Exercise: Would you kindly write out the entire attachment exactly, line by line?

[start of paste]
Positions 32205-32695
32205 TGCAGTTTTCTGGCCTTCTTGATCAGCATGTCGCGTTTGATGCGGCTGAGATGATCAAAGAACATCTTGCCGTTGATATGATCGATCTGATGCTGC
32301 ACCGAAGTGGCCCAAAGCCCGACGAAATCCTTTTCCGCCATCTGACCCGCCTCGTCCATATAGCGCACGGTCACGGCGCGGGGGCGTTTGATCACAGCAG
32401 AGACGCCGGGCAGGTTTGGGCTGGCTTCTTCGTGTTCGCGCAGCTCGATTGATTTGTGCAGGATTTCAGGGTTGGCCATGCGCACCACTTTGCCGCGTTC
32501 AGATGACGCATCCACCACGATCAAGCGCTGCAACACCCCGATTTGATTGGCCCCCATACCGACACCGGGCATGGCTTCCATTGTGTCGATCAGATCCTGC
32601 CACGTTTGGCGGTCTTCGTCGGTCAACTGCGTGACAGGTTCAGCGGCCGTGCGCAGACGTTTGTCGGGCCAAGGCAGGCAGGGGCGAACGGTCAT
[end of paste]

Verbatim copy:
Positions 32205-32695
32205 TGCAGTTTTCTGGCCTTCTTGATCAGCATGTCGCGTTTGATGCGGCTGAGATGATCAAAGAACATCTTGCCGTTGATATGATCGATCTGATGCTGC
32301 ACCGAAGTGGCCCAAAGCCCGACGAAATCCTTTTCCGCCATCTGACCCGCCTCGTCCATATAGCGCACGGTCACGGCGCGGGGGCGTTTGATCACAGCAG
32401 AGACGCCGGGCAGGTTTGGGCTGGCTTCTTCGTGTTCGCGCAGCTCGATTGATTTGTGCAGGATTTCAGGGTTGGCCATGCGCACCACTTTGCCGCGTTC
32501 AGATGACGCATCCACCACGATCAAGCGCTGCAACACCCCGATTTGATTGGCCCCCATACCGACACCGGGCATGGCTTCCATTGTGTCGATCAGATCCTGC
32601 CACGTTTGGCGGTCTTCGTCGGTCAACTGCGTGACAGGTTCAGCGGCCGTGCGCAGACGTTTGTCGGGCCAAGGCAGGCAGGGGCGAACGGTCAT